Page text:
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The laboratory explores various aspects of soil-structure interaction problems through novel sensing techniques and investigation of strain distribution and stress mobilisations in composite structures and foundation systems. The research focuses on the use of high-performance materials, such as high-strength steel materials, in foundation engineering and underground construction. Advanced instrumentation techniques including those with fibre optics sensing are investigated and deployed in field and laboratory studies.

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Figure (left): Laboratory for development and calibration of advanced sensing equipment
(right) Fibre optic sensing equipment based on Optical Frequency Domain Reflectometry, and examples of fibre optic cables for field deployment

Research Team


Dr Andy Leung

  • Members

  Prof. K. F. Chung (Director of CNERC for Steel Construction – Hong Kong Branch)
Prof. T. M. Chan (Deputy Director of CNERC for Steel Construction – Hong Kong Branch)
Dr H. C. Ho (Deputy Executive Secretary of CNERC for Steel Construction – Hong Kong Branch)
Miss Xiaoyu Chen (PhD student)
Mr A Abdullah (PhD student)
Mr Dingjian Zhang (PhD student)

  • Collaborators

Dr Horace MK Lo (Postdoctoral fellow)
Dr Maoxin Wang (Postdoctoral fellow)
Dr Daoyuan Tan (Associate Professor, Nanjing University)


Selected Projects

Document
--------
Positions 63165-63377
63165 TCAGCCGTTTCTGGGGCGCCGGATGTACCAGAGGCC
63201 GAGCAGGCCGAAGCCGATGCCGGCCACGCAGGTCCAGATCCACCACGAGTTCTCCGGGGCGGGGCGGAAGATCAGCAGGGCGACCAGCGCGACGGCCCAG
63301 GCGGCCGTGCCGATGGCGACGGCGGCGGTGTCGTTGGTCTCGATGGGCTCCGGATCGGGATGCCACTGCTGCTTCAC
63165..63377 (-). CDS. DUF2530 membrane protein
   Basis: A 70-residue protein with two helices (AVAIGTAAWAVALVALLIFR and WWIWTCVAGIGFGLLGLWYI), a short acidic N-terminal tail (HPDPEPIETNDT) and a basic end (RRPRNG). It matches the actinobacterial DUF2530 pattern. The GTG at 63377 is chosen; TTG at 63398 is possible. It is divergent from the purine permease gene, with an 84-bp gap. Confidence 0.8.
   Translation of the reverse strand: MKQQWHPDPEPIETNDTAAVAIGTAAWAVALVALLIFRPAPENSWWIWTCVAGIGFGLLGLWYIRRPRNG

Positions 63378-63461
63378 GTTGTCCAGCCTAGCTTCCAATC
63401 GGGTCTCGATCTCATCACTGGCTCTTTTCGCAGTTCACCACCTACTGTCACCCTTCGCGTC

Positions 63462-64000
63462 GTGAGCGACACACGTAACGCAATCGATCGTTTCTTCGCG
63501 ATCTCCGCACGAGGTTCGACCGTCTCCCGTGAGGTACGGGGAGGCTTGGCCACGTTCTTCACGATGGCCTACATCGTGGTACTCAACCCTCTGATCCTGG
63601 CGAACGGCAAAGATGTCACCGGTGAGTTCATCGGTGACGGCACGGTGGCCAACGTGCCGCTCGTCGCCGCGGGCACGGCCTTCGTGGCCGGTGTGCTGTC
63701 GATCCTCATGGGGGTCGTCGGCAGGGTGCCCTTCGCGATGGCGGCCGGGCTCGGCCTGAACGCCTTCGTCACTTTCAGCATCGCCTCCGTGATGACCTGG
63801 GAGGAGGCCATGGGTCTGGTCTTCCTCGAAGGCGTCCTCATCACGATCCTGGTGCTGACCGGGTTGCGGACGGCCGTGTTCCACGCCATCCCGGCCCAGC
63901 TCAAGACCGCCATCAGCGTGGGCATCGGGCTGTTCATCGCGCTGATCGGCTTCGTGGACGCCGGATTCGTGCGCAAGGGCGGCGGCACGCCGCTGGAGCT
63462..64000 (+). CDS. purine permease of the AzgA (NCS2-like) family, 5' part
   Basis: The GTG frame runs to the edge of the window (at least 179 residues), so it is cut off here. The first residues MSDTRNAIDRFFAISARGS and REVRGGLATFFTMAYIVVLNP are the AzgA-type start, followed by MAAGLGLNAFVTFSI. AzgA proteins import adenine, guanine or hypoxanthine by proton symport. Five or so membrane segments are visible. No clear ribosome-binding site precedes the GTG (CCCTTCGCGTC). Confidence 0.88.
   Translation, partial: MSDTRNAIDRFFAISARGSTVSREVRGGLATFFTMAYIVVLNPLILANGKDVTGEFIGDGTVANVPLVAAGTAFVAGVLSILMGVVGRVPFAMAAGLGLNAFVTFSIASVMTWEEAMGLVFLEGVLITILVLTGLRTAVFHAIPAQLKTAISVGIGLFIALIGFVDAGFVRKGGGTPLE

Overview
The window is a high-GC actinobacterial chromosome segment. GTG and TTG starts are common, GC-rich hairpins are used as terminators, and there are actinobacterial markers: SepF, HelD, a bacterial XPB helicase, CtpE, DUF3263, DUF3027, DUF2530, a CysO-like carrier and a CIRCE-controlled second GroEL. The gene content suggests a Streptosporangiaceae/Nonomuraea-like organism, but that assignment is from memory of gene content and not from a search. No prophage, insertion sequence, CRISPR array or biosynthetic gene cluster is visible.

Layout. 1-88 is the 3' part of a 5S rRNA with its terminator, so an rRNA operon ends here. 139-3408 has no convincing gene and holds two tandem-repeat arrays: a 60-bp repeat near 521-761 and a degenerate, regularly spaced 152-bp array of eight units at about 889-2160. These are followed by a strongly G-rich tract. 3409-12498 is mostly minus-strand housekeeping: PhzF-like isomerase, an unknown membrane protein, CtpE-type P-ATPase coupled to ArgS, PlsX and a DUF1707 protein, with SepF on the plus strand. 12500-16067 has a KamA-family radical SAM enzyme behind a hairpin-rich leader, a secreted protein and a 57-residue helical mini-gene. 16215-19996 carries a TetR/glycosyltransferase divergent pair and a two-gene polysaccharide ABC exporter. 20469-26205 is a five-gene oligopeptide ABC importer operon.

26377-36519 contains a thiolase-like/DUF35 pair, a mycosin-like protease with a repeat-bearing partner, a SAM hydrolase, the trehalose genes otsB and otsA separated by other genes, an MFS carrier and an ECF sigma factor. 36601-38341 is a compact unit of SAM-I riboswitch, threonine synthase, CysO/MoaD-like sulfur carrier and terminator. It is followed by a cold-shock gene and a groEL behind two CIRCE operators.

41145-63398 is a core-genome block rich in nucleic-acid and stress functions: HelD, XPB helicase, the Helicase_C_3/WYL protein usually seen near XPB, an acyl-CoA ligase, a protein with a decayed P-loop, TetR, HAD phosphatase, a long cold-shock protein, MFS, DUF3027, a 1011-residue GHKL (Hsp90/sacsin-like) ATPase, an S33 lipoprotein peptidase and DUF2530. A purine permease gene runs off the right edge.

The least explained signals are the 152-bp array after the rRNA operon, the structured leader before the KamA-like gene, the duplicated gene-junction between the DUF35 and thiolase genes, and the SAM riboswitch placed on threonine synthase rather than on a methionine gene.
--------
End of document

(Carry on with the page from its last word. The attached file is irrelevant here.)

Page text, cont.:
Project 1: Strain developments in composite structural elements & high-strength steel in foundations 

Composite structural elements, such as concrete-filled steel tube utilises the confinements provided by steel tube to enhance the performance of concrete column, and can have wide range of applications in superstructures and substructures. The strain developments and interaction between these elements are, however, not well understood. The high-resolution optical fibre optic sensors enable the strain developments can be accurately captured, providing a new means to understand the interaction between concrete and steel tubular structures of different geometries. 
The use of high-strength steel as foundation elements, such as socketed H-piles, is associated with clear benefits. With the abovementioned sensing technology, the strain developments in the steel H section, grout and surrounding geomaterials can be revealed. The available bond strengths between different components can be determined and the new data shed new insights to the behaviour of these foundation components, in order to promote their application in construction.


Figure. Examples of composite structures and H-section specimens with fibre optic sensors, and strain development patterns 


Project 2:  Fibre optic sensing in field investigation of soil-structure interaction

The research team actively explores opportunities for field deployment of new sensing technologies in underground construction projects, with recent examples including the monitoring of deep excavation, foundation piles, soil nails, tunnels, etc. Field instrumentation provides information on the response of underground infrastructure in complex and variable ground conditions, and helps to verify design assumptions on phenomena of soil-structure interaction. 


Figure: Site deployment of fibre optic sensing to investigate soil-structure interaction in diaphragm walls (Lin et al. 2023)



Contact Us

  • Address: Chinese National Engineering Research Centre for Steel Construction (Hong Kong Branch) The Hong Kong Polytechnic University, Phase 8, Hung Hom, Kowloon, Hong Kong.
  • +852 3400 8451

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